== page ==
Biology of the blood-nerve barrier and its alteration in immune mediated neuropathies

Journal of neurology, neurosurgery, and psychiatry (Impact Factor: 6.81). 12/2012; 84(2). DOI: 10.1136/jnnp-2012-302312
Source: PubMed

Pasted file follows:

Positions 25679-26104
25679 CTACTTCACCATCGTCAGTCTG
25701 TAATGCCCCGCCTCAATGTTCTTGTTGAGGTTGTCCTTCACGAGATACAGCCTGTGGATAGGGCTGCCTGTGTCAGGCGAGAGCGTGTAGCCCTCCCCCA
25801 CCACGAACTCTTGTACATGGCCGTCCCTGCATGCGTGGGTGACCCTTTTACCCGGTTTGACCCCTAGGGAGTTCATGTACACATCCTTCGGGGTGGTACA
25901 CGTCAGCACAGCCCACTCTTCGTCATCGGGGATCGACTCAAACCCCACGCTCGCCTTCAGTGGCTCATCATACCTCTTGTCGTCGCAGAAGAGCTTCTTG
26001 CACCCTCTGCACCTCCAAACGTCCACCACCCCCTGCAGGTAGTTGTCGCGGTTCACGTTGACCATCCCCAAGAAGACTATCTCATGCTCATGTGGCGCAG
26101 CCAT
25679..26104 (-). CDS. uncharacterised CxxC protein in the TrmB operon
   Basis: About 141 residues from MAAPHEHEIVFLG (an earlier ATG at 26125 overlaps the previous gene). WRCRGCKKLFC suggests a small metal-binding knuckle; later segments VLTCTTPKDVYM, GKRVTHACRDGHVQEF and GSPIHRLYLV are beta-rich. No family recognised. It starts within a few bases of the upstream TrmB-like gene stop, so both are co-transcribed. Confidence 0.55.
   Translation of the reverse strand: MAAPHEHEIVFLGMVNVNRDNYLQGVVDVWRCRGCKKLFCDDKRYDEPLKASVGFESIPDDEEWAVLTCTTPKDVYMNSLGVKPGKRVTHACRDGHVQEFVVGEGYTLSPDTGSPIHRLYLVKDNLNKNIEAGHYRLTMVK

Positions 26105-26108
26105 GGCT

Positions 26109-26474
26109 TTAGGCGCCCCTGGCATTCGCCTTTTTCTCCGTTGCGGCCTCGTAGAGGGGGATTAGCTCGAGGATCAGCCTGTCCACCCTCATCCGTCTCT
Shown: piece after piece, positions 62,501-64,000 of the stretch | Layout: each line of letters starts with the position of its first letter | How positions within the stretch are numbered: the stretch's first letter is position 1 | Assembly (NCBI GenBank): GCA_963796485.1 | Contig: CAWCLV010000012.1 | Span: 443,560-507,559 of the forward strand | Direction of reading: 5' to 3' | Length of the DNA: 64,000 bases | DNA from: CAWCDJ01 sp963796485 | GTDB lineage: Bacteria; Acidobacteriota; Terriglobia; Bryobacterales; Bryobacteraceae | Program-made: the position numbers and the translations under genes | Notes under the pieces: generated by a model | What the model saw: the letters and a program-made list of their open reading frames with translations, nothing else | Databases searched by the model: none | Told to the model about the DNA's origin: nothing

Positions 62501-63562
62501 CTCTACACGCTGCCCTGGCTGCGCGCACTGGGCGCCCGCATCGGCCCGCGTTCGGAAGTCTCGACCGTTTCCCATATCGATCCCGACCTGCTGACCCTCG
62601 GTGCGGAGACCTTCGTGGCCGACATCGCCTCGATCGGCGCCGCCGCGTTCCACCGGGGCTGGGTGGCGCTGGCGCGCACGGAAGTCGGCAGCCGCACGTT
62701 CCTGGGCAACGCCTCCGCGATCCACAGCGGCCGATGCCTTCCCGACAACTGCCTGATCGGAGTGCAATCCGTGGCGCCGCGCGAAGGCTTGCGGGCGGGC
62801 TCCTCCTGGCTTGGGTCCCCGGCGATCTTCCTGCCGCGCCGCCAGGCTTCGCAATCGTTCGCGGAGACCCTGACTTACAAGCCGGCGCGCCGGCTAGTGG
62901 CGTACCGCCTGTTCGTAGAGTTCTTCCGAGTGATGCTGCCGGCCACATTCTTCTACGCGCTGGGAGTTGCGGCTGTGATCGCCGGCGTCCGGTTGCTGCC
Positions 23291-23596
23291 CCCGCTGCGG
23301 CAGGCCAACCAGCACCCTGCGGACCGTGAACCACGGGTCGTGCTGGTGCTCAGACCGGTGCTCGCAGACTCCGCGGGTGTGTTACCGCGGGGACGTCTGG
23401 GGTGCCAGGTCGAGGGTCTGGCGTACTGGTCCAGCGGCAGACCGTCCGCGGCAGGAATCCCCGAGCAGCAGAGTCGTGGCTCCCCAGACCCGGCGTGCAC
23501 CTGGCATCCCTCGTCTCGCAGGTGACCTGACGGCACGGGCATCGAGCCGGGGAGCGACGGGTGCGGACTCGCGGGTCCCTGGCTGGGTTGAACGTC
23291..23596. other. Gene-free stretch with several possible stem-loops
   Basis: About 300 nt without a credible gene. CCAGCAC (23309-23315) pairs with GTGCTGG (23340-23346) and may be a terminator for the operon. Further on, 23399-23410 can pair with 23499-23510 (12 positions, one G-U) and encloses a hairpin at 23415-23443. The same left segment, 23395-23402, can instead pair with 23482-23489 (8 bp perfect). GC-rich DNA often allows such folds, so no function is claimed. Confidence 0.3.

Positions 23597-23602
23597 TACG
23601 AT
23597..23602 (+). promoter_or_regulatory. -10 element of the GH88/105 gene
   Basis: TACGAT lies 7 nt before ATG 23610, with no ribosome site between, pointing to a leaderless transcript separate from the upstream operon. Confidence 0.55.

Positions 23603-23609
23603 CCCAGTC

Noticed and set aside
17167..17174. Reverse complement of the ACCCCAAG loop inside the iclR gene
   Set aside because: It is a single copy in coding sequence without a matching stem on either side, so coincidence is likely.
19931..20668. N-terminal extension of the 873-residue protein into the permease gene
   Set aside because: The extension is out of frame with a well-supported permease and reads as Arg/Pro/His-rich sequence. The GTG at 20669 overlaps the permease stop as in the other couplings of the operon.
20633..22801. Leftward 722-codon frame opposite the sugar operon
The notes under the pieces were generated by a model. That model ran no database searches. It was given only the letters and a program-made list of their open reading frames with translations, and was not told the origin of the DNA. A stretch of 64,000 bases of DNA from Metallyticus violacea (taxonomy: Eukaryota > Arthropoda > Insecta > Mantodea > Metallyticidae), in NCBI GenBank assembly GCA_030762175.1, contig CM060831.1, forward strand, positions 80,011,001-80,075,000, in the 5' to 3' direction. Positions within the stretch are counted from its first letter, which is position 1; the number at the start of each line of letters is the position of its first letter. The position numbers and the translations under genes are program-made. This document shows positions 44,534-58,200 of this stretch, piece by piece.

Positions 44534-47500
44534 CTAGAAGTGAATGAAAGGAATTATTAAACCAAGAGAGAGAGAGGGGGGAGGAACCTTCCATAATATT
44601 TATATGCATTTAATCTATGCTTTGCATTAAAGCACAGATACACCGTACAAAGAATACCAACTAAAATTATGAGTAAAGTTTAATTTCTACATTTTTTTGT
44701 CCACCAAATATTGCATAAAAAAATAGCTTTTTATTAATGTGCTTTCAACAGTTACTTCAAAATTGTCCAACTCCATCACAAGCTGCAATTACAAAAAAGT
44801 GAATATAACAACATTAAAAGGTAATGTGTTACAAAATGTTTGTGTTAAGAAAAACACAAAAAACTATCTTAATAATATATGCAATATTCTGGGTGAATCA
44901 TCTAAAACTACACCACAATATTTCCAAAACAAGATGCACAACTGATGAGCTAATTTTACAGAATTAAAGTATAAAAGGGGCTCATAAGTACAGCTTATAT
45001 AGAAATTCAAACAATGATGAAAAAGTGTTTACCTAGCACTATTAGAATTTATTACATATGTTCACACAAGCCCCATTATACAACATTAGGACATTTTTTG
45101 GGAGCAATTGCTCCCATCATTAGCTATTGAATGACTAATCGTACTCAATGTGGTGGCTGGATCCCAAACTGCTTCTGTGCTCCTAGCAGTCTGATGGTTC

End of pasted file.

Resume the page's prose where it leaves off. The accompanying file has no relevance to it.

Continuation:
The blood-nerve barrier (BNB) is a dynamic and competent interface between the endoneurial microenvironment and the surrounding extracellular space or blood. It is localised at the innermost layer of the multilayered ensheathing perineurium and endoneurial microvessels, and is the key structure that controls the internal milieu of the peripheral nerve parenchyma. Since the endoneurial BNB is the point of entry for pathogenic T cells and various soluble factors, including cytokines, chemokines and immunoglobulins, understanding this structure is important to prevent and treat human immune mediated neuropathies such as Guillain-Barré syndrome, chronic inflammatory demyelinating polyneuropathy, POEMS (polyneuropathy, organomegaly, endocrinopathy, monoclonal protein and skin changes) syndrome and a subset of diabetic neuropathy. However, compared with the blood-brain barrier, only limited knowledge has been accumulated regarding the function, cell biology and clinical significance of the BNB. This review describes the basic structure and functions of the endoneurial BNB, provides an update of the biology of the cells comprising the BNB, and highlights the pathology and pathomechanisms of BNB breakdown in immune mediated neuropathies. The human immortalised cell lines of BNB origin established in our laboratory will facilitate the future development of BNB research. Potential therapeutic strategies for immune mediated neuropathies manipulating the BNB are also discussed.